Social Media Policy and Regulation: A Network Governance Perspective

By: Sonny Zulhuda

The above is the name of the event in Tsinghua University, Beijing, on December 3-4, 2016, where I came as a speaker to the audience consisted of law, media and Internet governance academia and practitioners. Both Beijing-based School of Journalism and Communication of Tsinghua University and the School of Communication of Hong Kong Baptist University (HKBU) jointly organised this event.

The invitation came to me through Dr. Yik Chan Chin of the HKBU, who is with me at the Global Internet Governance Academic Network (GigaNet). Upon few exchanges of emails, I was then invited to come and present my views on the social media regulations in the Malaysian perspective. I must say that the event was really a rewarding experience; filled with substantial discussions, new perspectives and, of course, new friends and network!

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This can be highlighted from the list of the speakers of the two-day workshop: Continue reading

Is Electronic Commerce Another Battlefront between Innovation and Law?

By: Sonny Zulhuda

cyberlawThe motivation behind this blog post is my cyberlaw lecture on Electronic Commerce Law this week. I started the class with a big question that has been lingering since we talked about the emergence of the Internet, the need to regulate the Internet, the emergence of digital natives, and so on. The question is: Should the law give way to innovation? If yes, in what way this should happen? If no, how the two can be reconciled? ¬†Actually a similar concern arose in the first class of the semester, when we discussed the “Declaration of the Independence of Cyberspace” by John Perry Barlow. We argued that the Internet should and would not be free from regulation. In other words, we can and should regulate the Internet as the needs be!

Settled as we thought it was, the same question reappears when we look at today’s electronic commerce. There are lots of innovation in the global online business that have brought about a huge benefit to us people. Of recent scenario, I discussed the emergence of Uber and Uber-like taxi services in many countries in the world, including Malaysia and the region, which are enabled and empowered by the online service and mobile applications. In Indonesia, similar innovation is adopted for bike-taxi (“ojek” in Indonesian) where the service provider utilises online applications for their booking and customer relations services. As an extension from there, car-sharing taxi services are now mushrooming too. Imagine that a car user who travels between office and home can now possibly give ride service for money while doing his routine travel.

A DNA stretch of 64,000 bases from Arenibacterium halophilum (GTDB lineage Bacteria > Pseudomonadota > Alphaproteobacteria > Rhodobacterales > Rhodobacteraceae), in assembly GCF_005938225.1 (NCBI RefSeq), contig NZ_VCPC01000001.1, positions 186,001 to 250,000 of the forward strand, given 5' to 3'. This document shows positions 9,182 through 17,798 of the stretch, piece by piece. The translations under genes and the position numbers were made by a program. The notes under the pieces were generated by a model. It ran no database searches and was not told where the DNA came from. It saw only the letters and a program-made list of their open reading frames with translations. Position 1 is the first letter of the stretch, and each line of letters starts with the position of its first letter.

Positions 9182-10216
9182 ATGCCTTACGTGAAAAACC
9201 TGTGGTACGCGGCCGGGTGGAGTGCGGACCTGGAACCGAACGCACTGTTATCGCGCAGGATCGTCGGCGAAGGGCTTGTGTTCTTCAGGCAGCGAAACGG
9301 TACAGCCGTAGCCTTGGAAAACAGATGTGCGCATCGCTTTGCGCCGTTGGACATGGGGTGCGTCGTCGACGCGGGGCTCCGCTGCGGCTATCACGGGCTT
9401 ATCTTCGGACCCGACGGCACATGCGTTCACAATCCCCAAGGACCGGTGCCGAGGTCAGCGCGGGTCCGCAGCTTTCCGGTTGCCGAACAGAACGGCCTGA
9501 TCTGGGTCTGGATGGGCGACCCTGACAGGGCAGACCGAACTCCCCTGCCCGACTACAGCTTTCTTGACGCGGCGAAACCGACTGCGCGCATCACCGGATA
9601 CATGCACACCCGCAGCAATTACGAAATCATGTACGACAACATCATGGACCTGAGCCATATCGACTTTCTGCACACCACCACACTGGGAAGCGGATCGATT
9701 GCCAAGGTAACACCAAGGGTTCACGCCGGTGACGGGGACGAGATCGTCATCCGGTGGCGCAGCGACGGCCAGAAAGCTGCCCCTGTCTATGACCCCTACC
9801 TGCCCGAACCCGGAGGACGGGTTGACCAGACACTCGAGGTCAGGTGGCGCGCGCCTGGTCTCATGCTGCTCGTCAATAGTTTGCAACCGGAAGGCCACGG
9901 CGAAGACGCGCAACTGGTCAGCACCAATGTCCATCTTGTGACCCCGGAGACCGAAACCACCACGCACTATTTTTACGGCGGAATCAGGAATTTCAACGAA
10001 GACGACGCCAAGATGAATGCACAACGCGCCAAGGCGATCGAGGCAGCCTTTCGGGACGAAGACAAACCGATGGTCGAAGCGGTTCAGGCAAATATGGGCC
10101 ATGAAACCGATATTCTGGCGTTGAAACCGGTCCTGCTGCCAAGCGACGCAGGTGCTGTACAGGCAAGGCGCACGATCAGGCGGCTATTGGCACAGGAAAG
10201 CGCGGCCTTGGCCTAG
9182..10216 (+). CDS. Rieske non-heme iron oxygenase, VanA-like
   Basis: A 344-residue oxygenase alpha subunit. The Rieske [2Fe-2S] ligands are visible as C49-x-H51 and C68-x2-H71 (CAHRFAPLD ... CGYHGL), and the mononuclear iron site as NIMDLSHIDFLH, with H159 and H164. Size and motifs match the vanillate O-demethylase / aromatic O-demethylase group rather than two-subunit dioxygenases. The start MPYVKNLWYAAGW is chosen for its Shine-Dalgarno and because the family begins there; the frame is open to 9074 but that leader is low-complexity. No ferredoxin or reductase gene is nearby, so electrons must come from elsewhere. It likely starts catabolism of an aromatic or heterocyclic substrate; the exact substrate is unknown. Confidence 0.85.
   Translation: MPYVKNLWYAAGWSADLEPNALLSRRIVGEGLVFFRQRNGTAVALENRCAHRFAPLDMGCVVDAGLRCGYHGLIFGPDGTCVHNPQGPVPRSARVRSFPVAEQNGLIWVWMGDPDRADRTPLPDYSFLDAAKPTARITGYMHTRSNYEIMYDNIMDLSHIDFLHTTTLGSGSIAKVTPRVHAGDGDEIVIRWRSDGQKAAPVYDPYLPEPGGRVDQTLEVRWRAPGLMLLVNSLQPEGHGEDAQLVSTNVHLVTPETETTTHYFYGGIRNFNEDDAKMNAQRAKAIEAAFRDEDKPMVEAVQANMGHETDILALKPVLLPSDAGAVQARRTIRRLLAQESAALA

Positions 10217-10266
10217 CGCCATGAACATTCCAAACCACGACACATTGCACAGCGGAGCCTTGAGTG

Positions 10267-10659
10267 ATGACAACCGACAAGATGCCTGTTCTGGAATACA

With this innovation, a lot of people are made happier: the car users because they can commercially offer his car ride and efficiently utilise of his travel time (including those time spent in traffic jam); individual customers are happier because they have more efficient, cheaper and faster taxi services; and yet, the families of both car driver and customer will also be obvious beneficiary of all this efficiency! Isn’t the innovation good for people?

But there is a downside: taxi service is a licensed service. You have got to apply and obtain this permit to operate a taxi in many countries. Reports come from many jurisdictions show how authorities have trouble addressing this “illegal taxis”. But the point here is, this “car-sharing” is not like taxis. They are private drivers who are willing to make money out of their boring and unpleasant routine of travelling while helping those who need easier and faster modes of transport for their own travel. It is like match-making situation, as they two match everyone is happy.

This is where the question reemerges: is innovation and law a marriage made in heaven or they actually are strange bedfellows? Could the e-commerce become a battlefront between the two? What is your take?

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